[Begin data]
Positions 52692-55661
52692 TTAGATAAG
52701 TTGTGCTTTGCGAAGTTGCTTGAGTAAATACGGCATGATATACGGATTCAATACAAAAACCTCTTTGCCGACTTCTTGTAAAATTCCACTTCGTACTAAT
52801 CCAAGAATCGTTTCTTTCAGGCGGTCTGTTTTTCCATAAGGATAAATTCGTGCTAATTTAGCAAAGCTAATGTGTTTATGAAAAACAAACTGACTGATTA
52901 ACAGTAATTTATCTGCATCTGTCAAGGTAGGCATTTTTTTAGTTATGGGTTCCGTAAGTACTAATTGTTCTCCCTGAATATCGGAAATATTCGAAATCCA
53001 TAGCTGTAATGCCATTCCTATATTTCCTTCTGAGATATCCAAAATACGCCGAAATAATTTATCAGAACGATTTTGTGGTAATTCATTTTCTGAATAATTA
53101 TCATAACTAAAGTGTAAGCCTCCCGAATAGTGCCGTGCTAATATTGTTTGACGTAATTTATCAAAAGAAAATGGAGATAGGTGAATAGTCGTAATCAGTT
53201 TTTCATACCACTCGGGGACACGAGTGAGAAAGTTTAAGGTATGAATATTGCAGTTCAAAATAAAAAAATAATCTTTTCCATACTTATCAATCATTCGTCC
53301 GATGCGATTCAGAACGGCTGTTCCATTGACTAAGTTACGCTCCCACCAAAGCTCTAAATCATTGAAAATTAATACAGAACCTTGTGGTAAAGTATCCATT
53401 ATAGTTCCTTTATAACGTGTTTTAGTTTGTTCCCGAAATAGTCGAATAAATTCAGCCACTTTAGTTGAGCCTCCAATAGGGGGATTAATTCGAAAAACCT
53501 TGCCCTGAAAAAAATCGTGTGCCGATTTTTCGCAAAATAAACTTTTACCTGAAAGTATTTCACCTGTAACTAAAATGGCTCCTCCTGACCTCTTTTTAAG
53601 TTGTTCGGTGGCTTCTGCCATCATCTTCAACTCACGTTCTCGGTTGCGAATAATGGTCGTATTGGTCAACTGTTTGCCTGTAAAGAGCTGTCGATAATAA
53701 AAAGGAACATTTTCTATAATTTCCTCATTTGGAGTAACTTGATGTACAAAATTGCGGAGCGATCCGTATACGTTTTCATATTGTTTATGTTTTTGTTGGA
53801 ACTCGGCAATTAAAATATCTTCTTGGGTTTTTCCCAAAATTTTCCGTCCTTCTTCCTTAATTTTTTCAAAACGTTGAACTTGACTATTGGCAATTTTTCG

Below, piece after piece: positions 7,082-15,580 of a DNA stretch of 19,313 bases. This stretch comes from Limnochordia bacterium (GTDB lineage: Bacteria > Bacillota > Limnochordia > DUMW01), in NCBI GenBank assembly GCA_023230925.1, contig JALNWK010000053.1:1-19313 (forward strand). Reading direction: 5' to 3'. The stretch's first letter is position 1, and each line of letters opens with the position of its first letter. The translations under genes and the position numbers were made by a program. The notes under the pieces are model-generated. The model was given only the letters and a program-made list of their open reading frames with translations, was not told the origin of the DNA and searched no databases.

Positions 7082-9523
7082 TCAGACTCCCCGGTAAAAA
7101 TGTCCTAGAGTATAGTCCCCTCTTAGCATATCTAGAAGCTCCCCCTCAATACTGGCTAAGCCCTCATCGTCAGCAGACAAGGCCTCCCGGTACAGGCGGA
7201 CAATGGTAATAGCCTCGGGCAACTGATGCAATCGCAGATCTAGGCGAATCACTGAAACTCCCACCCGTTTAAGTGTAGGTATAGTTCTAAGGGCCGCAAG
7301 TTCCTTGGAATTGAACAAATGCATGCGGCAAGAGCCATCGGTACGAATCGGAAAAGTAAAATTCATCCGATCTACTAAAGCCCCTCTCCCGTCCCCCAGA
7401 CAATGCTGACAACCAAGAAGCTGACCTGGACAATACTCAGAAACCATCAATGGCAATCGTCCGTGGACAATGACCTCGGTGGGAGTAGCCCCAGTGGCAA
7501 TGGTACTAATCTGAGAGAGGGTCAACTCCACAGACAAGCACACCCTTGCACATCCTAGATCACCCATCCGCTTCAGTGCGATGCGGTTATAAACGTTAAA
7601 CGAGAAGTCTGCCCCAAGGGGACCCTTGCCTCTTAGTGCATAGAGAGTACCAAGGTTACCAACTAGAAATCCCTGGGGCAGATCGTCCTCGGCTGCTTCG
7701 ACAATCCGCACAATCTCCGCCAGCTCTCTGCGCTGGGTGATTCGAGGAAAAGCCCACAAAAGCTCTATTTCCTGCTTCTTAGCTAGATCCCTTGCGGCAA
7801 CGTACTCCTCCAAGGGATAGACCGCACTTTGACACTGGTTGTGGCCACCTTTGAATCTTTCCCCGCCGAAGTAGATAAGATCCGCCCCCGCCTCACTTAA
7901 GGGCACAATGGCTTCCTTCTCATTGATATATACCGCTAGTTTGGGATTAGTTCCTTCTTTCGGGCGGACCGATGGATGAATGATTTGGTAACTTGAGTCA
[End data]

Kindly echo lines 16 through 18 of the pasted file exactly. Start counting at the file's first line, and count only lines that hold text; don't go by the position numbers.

Positions 7082-9523
7082 TCAGACTCCCCGGTAAAAA
7101 TGTCCTAGAGTATAGTCCCCTCTTAGCATATCTAGAAGCTCCCCCTCAATACTGGCTAAGCCCTCATCGTCAGCAGACAAGGCCTCCCGGTACAGGCGGA